Science Report – January 7th

Science: Geology

EVA #6 was by far the most exhausting of our first 7 sols, but it was definitely worth it (more details in the EVA report). Our excursion into our little “Noctis Labyrinthus”, which we named “Boilermaker Canyon”, brought us into a quite different geological setting than the Morrison formation around the hab. The region is deeply eroded by Muddy creek and its seasonal tributaries, and forms deep canyons and high-walled mesas. The lowest strata belong to the Entrada Sandstone, dating to the middle Jurassic (180-159 million years ago). The location was slightly further away from the Sundance Sea, therefore it is characterized by an impressive sequence of thin layers of sandstone, at times interrupted by mudstone collars. Green colored layers are indicative of wet conditions that occurred in swampy, stagnant environment (reducing environment). The predominant feature that distinguishes this formation to the far Northeast of the habitat is the presence of layers of finely grained salts, indicators of a shift from wet to dry conditions, in which shallow water produced evaporites. In addition, the whole thickness of the formation is crossed by a large number of clastic dikes, most of which constituted by evaporites.
The EVA crew collected samples of the salts and the sandstone both on the way down and at the bottom of the canyon.
Though the route is rough, I hope many geologists will take advantage of the opportunity to study this breathtaking region, which was to date unexplored by any MDRS crew.

Cesare Guariniello
Crew Geologist – Boilers2Mars
Mars Desert Research Station

Science Report – January 5th

Science: Geology

EVA #5 revisited the location to the East of Greenstone Rd, in search of the elusive hematite-coated “blueberries”. Unfortunately, though spectra showed traces of hematite mixed with clay, no spherules were located. Nonetheless, the long EVA was satisfactory since it went through a variety of terrains, including stream beds, dunes, and various layers of sandstone and conglomerate formations. On the way back, the crew stopped at the Kissing Camel Ridge, where -among the sandstone and mudstone layers of the Morrison formation- the crew found boulders collapsed from the Dakota sandstone and conglomerates that top the Morrison formation.

Cesare Guariniello, PhD


Science Report – January 4th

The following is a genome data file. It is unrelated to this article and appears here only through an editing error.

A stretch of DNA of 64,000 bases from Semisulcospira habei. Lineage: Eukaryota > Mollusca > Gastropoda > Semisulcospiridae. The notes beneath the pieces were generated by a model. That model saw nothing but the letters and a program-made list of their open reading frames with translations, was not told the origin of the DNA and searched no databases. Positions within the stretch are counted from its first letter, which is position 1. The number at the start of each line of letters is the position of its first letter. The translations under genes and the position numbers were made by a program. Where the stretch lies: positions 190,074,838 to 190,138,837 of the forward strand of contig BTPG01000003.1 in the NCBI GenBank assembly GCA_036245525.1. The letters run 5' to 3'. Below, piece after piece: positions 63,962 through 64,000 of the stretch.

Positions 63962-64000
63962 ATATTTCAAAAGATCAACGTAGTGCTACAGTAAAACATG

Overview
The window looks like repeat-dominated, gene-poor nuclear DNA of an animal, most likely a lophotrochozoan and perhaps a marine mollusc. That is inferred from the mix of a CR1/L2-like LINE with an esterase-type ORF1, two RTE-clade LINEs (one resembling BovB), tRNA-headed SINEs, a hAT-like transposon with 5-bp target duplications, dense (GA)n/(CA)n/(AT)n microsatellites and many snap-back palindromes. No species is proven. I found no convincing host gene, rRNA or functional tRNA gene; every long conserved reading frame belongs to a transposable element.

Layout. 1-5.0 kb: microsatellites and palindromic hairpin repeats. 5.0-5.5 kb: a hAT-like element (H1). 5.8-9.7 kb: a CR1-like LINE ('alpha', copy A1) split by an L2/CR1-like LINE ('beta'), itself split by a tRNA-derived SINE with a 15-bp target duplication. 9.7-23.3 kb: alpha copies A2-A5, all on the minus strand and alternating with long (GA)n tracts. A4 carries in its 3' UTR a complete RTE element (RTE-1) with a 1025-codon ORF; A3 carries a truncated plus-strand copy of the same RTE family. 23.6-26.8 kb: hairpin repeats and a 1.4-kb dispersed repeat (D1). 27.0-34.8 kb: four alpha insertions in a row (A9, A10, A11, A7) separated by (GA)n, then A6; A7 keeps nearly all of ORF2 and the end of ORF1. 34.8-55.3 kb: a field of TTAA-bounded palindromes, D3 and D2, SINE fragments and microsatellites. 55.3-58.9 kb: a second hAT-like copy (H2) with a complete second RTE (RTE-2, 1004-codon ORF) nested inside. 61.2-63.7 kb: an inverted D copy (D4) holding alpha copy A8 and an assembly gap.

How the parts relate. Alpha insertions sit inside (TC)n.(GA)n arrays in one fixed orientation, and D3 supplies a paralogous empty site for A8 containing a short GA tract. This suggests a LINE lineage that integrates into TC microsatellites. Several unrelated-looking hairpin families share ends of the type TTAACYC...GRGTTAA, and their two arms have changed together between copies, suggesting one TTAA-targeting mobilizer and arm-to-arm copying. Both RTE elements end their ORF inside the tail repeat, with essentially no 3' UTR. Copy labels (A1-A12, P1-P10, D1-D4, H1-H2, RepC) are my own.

Science: Geology

EVA #4 brought our crew to the Northwest of the habitat, in a region called “Yellow Moon”. The whole region sits between the top member of the Morrison formation (Brushy Basin) and the bottom of Mancos shale, and it is heavily weathered, with soft clay soil. The predominant geological feature of this region is the presence of salts, especially gypsum, from the region of Glistening Seas, through Beige Moon and Grey Moon, all the way to Yellow Moon. Besides samples of crystals, we collected some sandstones with traces of salts.
The different accretion of gypsum crystals, most often occurring in thin layers, and rarely in romboid shape, suggests different water and evaporation processes. The samples will be analyzed in the laboratory, since the short EVA time was just enough for in-situ selection and collection. The area presents outstanding views of the whole region, as described in the EVA report.

Thank you

Science Report – January 3rd

Imagine that you are planning an expensive trip to a remote, amazing location that you always dreamed about. A couple of days before your trip, already with your enthusiasm through the roof, you pack your bags with clothing, some electronics and a few treats. Then, you call the agency to discuss the final details, and they tell you that you will be able to drive your vehicle there, and you are welcome to sleep in it. The location is so remote that they do not have any building available for you. In addition, they cannot provide any water. Ah, and there is no gas station anywhere near.

You think a little bit, and realize that this means that you will have to carry with you all the water you need to stay there, and all the gas you need to come back. Furthermore, if you want to sleep in anything better than your car or a tent, you will need to bring with you all the materials to build a better habitat. Obviously, this solution is going to be very expensive because your car will not be enough to transport all of that: you will need a large truck, or maybe multiple vehicles.

However, you have always been quite brilliant, and you think of a possible solution that will allow you to still take your trip, at the cost of a little extra effort: you could figure out if there are water sources at your destination, maybe with the help of your friends who know some geology and some chemistry. Likewise, you decide that you might modify your car and make it capable of using some fuel that you will be able to find or produce at your destination. And if you could also find some building material, then you would need to carry only a few extra tools, but your car would still be enough to reach that breathtaking place!!! The beauty of this place, and the awe you will feel once you are there, are totally worth the work required to make the trip feasible.